The Harlequin mash-upWednesday, November 18, 2009 12:00
Most people will know by now that Harlequin has announced a vanity publishing line, Harlequin Horizons. It’s caused a massive blow-up on the Internet. Ann Aguirre, Smart Bitches, Trashy Books, Absolute Write, Maya Reynolds and Dear Author are only a few places where you can see discussions about the new venture.
What strikes me is the consensus of opinion. While there are a few tentative welcomes, most commenters are against the initiative. I’ve rarely seen such agreement. Not 100%, but pretty close. It’s been roundly condemned. If it had tweaked its approach a little more, it might have reached a tentative acceptance.
It’s using the Harlequin name. Good enough for a vanity publisher but not good enough for the digital imprint Carina? Who knows? But from a marketing point of view, this seems to make sense. Because everyone submitting to Harlequin from now on will be ‘made aware’ of Harlequin Horizons, so you can read Harlequin rejects there. That sounds good, doesn’t it? (Not). But they don’t care. They’ll be making their money from the writer, not from the reader, so as long as you can pony up, they’re happy. Carina will probably appeal to a different sector of the readership, since it plans to publish a wider range of books than the Harlequin lines. Or maybe Carina is being super-savvy by deciding to make its own reputation and just using Harlequin’s backing.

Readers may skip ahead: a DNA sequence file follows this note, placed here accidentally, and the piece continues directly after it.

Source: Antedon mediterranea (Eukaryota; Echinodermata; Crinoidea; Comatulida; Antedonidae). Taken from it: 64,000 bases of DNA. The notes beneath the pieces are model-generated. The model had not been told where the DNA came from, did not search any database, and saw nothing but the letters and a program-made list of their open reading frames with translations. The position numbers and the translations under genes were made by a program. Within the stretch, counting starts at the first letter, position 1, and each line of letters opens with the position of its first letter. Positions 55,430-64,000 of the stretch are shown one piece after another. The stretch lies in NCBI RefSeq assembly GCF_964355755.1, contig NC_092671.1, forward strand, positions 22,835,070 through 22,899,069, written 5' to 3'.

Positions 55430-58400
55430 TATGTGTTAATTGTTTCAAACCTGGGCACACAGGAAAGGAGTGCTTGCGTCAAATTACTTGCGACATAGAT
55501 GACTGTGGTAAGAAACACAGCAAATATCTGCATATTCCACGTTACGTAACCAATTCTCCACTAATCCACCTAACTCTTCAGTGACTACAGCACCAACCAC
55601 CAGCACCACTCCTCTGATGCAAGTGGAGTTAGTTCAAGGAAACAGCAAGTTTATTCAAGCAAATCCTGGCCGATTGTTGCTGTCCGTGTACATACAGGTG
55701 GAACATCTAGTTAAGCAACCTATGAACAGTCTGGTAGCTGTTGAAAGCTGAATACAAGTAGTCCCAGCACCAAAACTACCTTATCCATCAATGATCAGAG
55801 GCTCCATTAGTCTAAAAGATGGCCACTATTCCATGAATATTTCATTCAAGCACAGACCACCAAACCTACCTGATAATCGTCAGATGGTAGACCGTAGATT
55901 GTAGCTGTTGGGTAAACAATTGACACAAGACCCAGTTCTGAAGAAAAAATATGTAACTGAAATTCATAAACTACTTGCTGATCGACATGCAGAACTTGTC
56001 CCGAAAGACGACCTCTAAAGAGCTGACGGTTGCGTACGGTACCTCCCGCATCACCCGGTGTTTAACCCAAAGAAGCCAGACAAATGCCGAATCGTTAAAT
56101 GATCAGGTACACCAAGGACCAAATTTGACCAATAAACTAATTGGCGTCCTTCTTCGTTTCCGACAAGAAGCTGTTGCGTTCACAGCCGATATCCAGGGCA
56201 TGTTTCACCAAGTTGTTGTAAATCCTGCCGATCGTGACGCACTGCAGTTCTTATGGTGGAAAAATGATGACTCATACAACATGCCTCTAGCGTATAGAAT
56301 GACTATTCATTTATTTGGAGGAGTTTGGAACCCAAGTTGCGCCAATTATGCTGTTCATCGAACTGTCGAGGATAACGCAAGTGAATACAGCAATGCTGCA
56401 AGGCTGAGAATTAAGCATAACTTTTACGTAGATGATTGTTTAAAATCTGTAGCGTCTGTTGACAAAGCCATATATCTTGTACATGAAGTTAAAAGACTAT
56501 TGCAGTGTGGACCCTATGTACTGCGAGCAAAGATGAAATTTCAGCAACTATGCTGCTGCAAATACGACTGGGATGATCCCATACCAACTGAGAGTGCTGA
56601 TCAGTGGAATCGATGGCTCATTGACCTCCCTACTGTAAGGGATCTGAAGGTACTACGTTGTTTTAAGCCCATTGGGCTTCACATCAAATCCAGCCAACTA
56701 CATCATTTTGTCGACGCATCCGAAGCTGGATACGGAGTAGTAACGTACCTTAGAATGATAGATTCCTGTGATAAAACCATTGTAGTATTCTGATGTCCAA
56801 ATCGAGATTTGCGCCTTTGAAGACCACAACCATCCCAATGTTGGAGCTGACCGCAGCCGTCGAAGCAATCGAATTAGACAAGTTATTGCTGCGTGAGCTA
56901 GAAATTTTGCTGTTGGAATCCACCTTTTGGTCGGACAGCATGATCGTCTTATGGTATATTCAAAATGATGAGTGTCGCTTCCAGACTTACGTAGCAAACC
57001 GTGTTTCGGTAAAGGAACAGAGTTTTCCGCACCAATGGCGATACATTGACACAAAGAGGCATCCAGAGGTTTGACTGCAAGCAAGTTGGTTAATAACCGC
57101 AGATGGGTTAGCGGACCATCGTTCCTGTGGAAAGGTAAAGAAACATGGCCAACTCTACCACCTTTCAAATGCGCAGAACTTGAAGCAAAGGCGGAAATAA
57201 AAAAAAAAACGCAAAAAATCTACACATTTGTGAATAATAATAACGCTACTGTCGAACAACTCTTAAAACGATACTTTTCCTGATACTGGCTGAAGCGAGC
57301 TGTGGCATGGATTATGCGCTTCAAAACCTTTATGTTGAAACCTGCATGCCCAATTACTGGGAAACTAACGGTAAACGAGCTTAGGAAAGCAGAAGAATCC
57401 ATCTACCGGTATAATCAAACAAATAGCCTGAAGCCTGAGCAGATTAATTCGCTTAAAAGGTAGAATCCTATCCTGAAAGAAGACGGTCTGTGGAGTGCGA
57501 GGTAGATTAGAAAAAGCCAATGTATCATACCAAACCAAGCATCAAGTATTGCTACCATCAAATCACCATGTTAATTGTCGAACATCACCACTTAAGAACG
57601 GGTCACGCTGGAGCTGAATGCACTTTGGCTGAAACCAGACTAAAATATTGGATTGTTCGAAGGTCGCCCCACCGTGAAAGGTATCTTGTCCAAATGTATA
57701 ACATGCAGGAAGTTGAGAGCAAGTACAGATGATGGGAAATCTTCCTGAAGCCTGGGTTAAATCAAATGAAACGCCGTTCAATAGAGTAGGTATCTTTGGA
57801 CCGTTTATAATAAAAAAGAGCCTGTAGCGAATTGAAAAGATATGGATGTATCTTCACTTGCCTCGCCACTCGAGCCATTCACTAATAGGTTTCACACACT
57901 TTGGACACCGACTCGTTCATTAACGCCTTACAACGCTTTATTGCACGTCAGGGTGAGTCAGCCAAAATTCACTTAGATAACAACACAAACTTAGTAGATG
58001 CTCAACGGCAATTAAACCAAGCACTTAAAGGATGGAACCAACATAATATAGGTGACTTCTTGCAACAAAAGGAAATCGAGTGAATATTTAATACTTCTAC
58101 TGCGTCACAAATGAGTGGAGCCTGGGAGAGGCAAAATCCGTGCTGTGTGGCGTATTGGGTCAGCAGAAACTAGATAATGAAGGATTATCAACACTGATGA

Horizons linked with Author Solutions, which doesn’t have a squeaky clean reputation, especially under its imprint of Author House.
I haven’t yet found a page at Horizons that explains, for good and for bad, the business of vanity publishing. When you should and when you should think again, that kind of thing.
Regular Harlequin authors, usually keep silent about the decisions of the publisher. This time several have come out and said how disappointed they are (check the Smart Bitches thread). They worked very hard to get a slot in the Harlequin line of their choice and now anyone who has the money can call themselves a Harlequin author.
I’m betting that Harlequin’s parent company, Torstar, has seen the “business opportunities” in what it pretty much its only healthy subsidiary. It might even be considering turning Harlequin into a cash cow, which in marketing terms receives minimum support and is squeezed for maximum profit. This is going to devalue the Harlequin name, no question.
Me? Count me on the side of the appalled. I thought Harlequin had more sense, but if the orders came from above, they’d have little choice.